Some studies are being set up that compare three or even four different drugs. By comparing four at once the doctors would get good comparative information.

Why would I join a clinical trial and risk not getting medicine?

Simply because a drug is being tested doesn’t make it the better drug. Remember: Only 25-30% of new drugs tested in Clinical Trials out-perform Drug B. 

So what if a drug doesn’t work, what do I have to lose?

You have a lot to lose. All drugs have side effects and some are devastating.

Hydroxychloroquine can cause permanent eye damage, cardiac effects like cardiomyopathy with a risk for heart failure and heart rhythm abnormalities, severe hypoglycemia, and muscle atrophy. It can also cause suicidal behavior.

Remdesivir is being widely tested and used, but the FDA has never approved it for any use and it’s only used experimentally. Therefore we don’t have a lot of information on side effects. Michael Klepser, PharmD, FCCP, a professor at Ferris State University’s College of Pharmacy is concerned with kidney damage. “One concerning bit about it is it does have a solubilizing agent in it called sulfobutylether-beta-cyclodextrin (SBECD).  We’ve seen that solubilizer used with other medications and sometimes in patients with renal dysfunction, it can cause some problems because (the SBECD) can accumulate and cause kidney damage. That would be the major thing to keep an eye on.”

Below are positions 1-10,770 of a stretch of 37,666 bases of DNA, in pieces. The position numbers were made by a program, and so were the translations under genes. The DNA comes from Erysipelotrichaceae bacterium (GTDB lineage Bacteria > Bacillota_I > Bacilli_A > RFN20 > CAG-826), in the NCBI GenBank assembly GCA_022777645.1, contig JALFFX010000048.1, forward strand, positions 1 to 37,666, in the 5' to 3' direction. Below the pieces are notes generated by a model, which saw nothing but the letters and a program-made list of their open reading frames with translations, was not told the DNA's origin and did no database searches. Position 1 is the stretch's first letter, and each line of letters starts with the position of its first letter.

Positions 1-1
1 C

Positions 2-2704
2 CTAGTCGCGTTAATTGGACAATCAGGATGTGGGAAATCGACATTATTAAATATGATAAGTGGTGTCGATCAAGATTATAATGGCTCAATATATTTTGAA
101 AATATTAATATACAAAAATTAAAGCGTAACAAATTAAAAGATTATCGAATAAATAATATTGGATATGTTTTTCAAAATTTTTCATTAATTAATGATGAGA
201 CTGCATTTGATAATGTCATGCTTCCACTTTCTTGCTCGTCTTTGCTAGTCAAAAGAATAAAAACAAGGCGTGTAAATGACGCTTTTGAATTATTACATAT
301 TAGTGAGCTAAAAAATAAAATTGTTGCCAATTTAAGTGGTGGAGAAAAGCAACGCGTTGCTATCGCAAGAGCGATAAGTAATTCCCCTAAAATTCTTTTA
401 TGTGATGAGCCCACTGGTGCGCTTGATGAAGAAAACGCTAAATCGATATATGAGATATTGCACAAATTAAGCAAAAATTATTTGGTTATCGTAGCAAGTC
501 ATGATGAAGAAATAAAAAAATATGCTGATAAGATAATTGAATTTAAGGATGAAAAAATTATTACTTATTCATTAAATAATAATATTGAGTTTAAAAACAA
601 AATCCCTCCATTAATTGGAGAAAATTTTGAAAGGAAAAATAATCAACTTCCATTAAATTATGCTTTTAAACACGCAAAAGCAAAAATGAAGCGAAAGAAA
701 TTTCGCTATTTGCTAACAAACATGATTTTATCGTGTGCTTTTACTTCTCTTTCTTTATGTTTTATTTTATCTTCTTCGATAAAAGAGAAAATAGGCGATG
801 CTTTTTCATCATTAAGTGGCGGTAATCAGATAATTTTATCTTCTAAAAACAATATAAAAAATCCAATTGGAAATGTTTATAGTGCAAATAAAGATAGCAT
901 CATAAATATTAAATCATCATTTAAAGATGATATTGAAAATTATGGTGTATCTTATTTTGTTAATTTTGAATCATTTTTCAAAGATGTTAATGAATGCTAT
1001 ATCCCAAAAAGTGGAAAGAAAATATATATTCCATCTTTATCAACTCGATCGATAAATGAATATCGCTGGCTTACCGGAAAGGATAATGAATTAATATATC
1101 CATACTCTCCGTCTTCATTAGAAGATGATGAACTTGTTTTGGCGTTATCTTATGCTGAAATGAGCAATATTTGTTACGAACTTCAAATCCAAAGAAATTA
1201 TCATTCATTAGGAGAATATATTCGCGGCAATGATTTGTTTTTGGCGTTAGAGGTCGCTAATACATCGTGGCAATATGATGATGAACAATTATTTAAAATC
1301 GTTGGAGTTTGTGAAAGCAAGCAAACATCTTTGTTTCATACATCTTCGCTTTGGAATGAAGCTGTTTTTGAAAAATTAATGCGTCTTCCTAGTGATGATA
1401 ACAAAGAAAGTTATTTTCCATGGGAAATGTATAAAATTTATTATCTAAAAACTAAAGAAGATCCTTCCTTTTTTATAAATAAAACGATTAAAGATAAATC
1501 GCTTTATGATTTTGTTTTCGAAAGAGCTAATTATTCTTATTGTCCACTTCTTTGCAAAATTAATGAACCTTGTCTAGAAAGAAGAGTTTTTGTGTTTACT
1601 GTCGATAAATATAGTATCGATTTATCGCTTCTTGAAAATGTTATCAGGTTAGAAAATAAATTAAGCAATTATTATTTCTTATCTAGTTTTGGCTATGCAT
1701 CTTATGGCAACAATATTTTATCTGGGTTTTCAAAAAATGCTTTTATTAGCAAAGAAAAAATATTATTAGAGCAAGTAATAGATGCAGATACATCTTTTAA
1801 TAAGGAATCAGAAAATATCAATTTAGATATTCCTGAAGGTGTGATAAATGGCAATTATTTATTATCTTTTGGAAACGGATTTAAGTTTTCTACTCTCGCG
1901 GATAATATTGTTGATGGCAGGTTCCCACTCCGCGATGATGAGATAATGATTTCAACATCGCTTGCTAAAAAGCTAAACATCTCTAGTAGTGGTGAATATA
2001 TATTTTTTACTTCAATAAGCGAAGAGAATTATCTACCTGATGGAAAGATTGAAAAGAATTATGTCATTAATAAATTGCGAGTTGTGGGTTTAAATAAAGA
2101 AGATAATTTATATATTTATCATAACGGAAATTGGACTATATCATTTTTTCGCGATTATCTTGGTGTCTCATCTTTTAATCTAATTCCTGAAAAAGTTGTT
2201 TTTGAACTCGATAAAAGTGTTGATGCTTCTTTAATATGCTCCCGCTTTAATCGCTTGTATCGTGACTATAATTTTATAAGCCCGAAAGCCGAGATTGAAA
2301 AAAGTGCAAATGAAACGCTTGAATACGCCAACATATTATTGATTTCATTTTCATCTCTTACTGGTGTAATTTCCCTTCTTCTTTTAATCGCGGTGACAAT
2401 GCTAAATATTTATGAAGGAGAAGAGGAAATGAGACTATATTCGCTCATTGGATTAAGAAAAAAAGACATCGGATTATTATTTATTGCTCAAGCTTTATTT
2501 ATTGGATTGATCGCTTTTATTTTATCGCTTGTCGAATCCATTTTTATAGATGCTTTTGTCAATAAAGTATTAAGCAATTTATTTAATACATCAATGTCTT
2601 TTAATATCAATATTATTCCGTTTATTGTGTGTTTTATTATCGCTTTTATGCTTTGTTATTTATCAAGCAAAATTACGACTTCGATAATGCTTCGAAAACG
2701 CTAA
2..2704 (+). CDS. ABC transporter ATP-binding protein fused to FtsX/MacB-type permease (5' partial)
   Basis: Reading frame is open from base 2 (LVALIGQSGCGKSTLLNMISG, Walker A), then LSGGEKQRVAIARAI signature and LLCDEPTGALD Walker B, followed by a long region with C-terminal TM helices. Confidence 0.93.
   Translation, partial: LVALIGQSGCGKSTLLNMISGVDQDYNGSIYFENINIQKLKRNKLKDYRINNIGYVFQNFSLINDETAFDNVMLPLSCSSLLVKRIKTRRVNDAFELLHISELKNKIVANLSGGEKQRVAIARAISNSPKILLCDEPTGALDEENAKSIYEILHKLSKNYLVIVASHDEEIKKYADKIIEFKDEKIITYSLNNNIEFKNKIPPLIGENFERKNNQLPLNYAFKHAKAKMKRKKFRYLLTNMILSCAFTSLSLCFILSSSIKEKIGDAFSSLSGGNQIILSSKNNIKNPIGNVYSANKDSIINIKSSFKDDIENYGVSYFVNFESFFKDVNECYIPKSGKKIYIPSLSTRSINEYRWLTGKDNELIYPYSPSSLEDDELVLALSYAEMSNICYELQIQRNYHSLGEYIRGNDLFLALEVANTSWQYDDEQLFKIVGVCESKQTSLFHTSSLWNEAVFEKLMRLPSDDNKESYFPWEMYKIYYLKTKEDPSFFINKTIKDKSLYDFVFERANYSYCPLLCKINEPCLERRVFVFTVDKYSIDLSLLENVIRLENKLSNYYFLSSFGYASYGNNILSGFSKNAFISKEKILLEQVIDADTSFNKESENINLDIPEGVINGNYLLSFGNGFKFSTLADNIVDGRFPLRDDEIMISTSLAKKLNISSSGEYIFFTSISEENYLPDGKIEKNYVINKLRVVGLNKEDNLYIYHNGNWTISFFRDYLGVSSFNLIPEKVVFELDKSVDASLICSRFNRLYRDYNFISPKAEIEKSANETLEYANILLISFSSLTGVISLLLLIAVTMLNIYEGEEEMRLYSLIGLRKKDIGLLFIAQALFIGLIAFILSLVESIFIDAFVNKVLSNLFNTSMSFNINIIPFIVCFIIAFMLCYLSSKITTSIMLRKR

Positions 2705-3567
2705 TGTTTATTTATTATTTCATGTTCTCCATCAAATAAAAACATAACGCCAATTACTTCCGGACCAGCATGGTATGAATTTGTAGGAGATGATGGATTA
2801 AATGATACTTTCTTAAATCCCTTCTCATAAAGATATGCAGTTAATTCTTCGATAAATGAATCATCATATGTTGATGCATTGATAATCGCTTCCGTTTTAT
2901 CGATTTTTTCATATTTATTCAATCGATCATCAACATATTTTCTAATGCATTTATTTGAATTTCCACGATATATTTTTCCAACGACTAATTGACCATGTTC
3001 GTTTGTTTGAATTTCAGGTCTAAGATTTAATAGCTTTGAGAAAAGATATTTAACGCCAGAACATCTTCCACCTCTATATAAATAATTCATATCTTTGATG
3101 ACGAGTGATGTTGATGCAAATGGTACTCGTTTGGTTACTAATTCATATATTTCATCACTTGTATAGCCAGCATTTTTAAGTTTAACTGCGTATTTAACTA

See MedShadow’s Do We Already Have the Treatment for COVID-19? for more on the side effects of several of the drugs being tested.

Joining or declining a clinical trial is a personal choice. There are risks and benefits to either path. Here are what three top doctors say.


Hear from 3 top doctors about possible coronavirus treatments and clinical trials – Three Top Doctor’s Opinions On Coronavirus Clinical Trials.